• A large 8 to 12 quart 18/10 stainless-steel clad stockpot. I am not a brand snob, just make sure it's heavy and well made. The stainless has to be clad around aluminum or copper for good heat conduction. (There are actually steel only pots being sold but I wouldn't recommend them.) This workhorse of a pot will cook stews, soups and steam seafood or dumplings. It will also boil pasta or potatoes for a crowd.
  • 2 and 3 quart stainless steel clad saucepans. These are for makings sauces, gravy, cooking rice or vegetables.
  • A 5 to 7 quart enameled cast iron dutch oven. Think about pot roast or braised short ribs slow cooking on the stove. Le Creuset and Staub are both French brands which make excellent ovens. Choose your color carefully because you will probably have this piece of cookware the rest of your life. 
  • A large non-stick skillet. Eggs are just so much harder to cook when the pan is not non-stick. Low heat and plastic/silicone utensils will help keep the coating on the pan and out of your food. Calphalon makes a great 12 inch round griddle pan, but there are many great brands. Since you have to replace non-stick when the coating begins to flake, I wouldn't spend too much on it.
  • A large stainless steel clad or cast iron skillet. This will be useful for searing and browning food. Lodge makes a range of nice cast iron skillets at very affordable prices.
  • Silicone potholders and utensils. This material is wonderful. The thinnest potholder is enough to protect your hands from a hot pot. I prefer the spatulas to have silicone or plastic handles so I can throw the whole thing in the dishwasher.
  • An 6 or 8 inch chef's knife. The brand is your preference, but I'd look for forged German steel. Avoid the lower models of the high end manufacturers as they tend to be disappointing.
  • A paring knife and a bread knife. 
  • Set of mixing bowls and an easy to clean whisk.
  • A bakeware set from Anchor Hocking. Made in the USA and great quality.

Crustless Pumpkin Pecan Pie

Our Thanksgiving Menu
Roasted Turkey with Sage Gravy
Wild Rice/Almond stuffing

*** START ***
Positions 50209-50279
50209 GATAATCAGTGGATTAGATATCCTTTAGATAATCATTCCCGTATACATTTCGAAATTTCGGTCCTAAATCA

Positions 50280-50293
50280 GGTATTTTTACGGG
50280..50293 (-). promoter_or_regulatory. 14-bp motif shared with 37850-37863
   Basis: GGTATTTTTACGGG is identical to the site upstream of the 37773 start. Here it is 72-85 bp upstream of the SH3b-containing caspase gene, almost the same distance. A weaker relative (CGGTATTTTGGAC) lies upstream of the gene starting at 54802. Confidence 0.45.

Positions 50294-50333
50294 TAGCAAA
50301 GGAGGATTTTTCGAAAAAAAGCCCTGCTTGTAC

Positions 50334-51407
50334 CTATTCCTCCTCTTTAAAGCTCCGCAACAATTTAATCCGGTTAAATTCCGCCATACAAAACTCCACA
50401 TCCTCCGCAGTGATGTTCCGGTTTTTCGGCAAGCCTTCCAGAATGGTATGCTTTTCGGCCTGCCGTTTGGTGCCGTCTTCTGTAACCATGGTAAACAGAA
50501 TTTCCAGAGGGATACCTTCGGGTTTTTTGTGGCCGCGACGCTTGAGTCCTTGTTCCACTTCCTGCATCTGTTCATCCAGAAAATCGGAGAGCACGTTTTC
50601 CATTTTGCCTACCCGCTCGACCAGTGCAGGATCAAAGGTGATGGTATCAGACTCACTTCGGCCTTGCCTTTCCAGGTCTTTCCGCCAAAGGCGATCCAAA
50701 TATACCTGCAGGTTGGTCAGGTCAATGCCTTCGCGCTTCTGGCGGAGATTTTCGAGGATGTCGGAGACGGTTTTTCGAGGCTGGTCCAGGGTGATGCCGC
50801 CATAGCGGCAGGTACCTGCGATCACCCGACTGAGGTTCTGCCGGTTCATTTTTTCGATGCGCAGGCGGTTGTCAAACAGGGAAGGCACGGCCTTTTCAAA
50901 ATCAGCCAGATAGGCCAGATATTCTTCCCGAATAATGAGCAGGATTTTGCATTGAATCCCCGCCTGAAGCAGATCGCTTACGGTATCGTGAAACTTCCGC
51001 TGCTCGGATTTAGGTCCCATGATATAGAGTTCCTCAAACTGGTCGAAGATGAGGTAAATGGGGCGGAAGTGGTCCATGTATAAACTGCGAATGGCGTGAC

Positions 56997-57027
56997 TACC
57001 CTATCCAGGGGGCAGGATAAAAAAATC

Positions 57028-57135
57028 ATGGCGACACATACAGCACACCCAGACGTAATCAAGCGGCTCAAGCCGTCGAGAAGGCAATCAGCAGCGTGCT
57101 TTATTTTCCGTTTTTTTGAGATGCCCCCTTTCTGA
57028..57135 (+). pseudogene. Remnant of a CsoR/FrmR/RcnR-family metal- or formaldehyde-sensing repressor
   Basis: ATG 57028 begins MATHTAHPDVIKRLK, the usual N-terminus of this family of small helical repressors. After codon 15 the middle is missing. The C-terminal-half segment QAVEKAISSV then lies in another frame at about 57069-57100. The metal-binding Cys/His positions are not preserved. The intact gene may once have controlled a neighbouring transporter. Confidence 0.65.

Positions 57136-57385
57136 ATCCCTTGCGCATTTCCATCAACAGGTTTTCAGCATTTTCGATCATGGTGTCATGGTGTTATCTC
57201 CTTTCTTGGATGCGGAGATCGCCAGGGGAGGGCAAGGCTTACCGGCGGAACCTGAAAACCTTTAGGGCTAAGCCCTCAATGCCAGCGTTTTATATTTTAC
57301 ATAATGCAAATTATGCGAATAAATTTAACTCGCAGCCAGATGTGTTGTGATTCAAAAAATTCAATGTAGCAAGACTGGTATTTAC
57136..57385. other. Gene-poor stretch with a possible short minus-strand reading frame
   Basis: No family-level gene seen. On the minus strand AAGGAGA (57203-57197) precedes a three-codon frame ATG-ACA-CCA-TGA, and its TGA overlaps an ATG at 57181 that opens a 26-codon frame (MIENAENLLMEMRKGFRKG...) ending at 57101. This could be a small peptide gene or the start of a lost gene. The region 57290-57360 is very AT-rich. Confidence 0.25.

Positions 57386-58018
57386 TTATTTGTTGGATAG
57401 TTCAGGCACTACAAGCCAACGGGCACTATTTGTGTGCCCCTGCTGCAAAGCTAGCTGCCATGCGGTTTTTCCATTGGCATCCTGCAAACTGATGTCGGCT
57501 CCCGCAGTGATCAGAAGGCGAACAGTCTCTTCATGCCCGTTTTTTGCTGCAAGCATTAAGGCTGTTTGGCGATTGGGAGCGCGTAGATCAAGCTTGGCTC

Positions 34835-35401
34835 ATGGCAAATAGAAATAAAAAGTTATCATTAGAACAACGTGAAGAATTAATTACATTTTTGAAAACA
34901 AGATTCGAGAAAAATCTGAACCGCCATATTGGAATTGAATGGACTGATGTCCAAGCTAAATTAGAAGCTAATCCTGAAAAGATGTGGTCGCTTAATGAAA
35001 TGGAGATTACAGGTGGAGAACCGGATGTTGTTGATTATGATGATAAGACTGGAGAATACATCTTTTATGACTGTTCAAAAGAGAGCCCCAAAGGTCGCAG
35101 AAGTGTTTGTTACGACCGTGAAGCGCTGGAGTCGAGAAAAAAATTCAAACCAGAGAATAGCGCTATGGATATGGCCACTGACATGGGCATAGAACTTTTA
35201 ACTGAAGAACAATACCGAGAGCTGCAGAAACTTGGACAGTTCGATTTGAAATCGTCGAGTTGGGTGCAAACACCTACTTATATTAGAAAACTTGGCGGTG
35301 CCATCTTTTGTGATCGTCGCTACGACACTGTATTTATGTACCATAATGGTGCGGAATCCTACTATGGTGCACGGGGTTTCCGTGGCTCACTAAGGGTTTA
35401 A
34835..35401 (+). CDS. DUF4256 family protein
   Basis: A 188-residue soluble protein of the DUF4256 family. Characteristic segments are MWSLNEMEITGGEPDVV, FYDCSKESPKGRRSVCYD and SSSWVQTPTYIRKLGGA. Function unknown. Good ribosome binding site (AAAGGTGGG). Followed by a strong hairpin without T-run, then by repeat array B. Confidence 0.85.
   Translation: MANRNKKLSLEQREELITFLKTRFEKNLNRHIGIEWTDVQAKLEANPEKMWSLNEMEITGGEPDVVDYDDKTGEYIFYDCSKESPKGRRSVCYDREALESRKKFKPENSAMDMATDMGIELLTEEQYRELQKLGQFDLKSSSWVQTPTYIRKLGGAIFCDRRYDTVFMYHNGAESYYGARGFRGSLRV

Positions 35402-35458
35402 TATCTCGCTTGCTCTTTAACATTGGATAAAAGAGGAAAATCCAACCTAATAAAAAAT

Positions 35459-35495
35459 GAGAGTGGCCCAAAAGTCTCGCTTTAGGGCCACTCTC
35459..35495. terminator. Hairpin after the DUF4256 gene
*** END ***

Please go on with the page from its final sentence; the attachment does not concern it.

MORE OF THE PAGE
Mashed Cauliflower
Steamed Green Beans
Crustless Pumpkin Pecan Pie
Getting everything together

Before it went in the oven
1 15 oz can pumpkin
1/2 cup agave syrup
2 eggs
1 can evaporated milk
1 cup pecans, roughly chopped
Cinnamon, Nutmeg, Allspice to taste. (I like a lot of spice flavor so I used a tablespoon of Cinnamon, a teaspoon of nutmeg and a half teaspoon of Allspice.)
Pinch of salt

Mix all ingredients together except the pecans. Pour mixture into a lightly buttered/oiled pie pan and sprinkle pecans on top. Bake at 350 for 35-40 minutes until the pie is set and starts to pull away from the side of the pan slightly. Serve with homemade whipped cream if desired or delicious all by itself!
I don't have an after picture. As it was cooling, someone snuck into the kitchen and stole a piece!  

What is Primal Eating?

Primal is a simple way of eating. No complex points, exchanges or food diarys. (Been there, done that, right?)  Just consider if a caveman would think this is food? If the answer is no, don't eat it! I enjoy:
  • All meats, seafood and chicken, cooked however I want.
  • All veggies with some limits on starchy tubers and beans
  • All fruits with some limits on very sugary ones like melons.  
  • Cheese and low carb dairy products
  • Healthy fats like coconut, olive and nut oils and tons of spices.

I avoid flour, grains, sugars, and processed food.

If you'd like more information, there is an excellent blog called Mark's Daily Apple which has a ton of details about eating Primal.